The McDonald's Coffee Case: The Real Facts

By Daniel Amos

The 1992 court case commonly known as the McDonald’s Hot Coffee case may still be the most misquoted court case of all time.

As a personal injury lawyer since 1985, I feel like I've had to explain and even defend that case my whole legal career. In a nutshell, it's a case about a nice old lady who was out for a drive with her grandson, who suffered horrific burn injuries to her private parts and was then unjustly vilified by big business and the insurance industry.

What are the real facts of the case?

Here are some real facts that you probably didn't know:

This nice old lady had a name, but you never hear it. Her name was Stella Liebeck. She was 79 years old when the accident happened. Here's a photo of her:

Stella was out for a ride with her grandson when they went to the McDonald's Drive-Thru to get some coffee and breakfast. Stella was sitting in the passenger's seat of the 1989 Ford Probe which did not have cup holders. After receiving their order her grandson pulled into a parking spot at the McDonald's. They were parked when this happened.

Stella held the cup of coffee in her lap and attempted to remove the top in order to add cream and sugar. (McDonald's doesn't add cream and sugar, you have to do it yourself). The top of the coffee popped off and the scalding liquid poured into her lap, soaking into the cotton sweatpants she was wearing, causing her to suffer severe and excruciatingly painful third-degree burns to her groin, thighs, and buttocks. She jumped out of the car while trying to remove her burning sweatpants and went into shock due to the pain. Her grandson rushed her to the nearest emergency room.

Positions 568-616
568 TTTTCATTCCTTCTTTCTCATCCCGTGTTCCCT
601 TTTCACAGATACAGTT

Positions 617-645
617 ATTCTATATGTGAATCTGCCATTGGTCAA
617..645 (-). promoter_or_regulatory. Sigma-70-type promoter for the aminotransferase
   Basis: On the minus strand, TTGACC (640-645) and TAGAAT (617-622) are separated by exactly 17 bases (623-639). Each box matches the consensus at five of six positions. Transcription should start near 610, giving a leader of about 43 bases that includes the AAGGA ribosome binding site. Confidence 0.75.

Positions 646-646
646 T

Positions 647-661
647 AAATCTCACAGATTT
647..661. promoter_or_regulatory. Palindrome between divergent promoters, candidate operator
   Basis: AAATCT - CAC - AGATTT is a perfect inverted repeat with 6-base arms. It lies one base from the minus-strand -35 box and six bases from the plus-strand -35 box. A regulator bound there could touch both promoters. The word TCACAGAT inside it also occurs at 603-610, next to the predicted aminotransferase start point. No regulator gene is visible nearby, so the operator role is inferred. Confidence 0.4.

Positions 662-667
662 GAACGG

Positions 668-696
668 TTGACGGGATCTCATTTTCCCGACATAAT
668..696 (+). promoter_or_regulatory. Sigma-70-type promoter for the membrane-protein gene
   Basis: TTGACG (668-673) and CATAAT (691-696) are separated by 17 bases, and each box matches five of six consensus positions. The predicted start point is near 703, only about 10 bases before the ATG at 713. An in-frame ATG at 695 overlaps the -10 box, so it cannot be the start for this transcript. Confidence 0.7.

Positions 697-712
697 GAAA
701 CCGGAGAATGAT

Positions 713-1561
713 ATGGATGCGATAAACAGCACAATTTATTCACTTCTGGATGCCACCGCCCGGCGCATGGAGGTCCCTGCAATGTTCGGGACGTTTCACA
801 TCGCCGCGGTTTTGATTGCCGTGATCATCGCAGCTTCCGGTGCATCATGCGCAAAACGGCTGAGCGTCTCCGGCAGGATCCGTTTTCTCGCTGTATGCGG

Stella underwent multiple surgical skin graft surgeries and was initially in the hospital for eight days. Her burn doctor recommended she not leave the hospital, but after eight days she was afraid of the mounting bills and worried that couldn't afford it. When it all was said and done, her medical bills were almost $200,000.

I was going to include a photo of Stella's burns in this article, but they are too disturbing to look at. During her recuperation Stella lost 20 pounds (nearly 20 percent of her total body weight), reducing her to a mere 83 pounds. After she left the hospital she needed full-time care for three weeks, she suffered permanent disfigurement to her lower body, and was partially disabled for two years.

What facts did the public hear about the case?

The headlines from this trial made Stella out to be a villain. One television anchor reported that Stella was "awarded 2.9 million dollars" simply because "her coffee was too hot", as if it was something she had undeservedly won on a game show. She became the ridicule of all the late-night talk shows. There was a media frenzy about how unfair this was to McDonald's and what a greedy crook Stella was. The case became the poster child of a massive "tort reform" movement by big business and the insurance industry to stop what they called "frivolous lawsuits". To this day people still use "the McDonald's coffee case" to refer to any case where the plaintiff receives a large verdict. In short, it was a publicity bonanza for big business and the insurance industry.

Was Stella Liebeck a greedy plaintiff?

There is no evidence that Stella Liebeck was a greedy plaintiff. In fact, the evidence showed just the opposite. The facts are that Stella had never filed a lawsuit before in her life, and she didn’t want to file this lawsuit, but McDonald’s refused to help her pay any of her medical bills.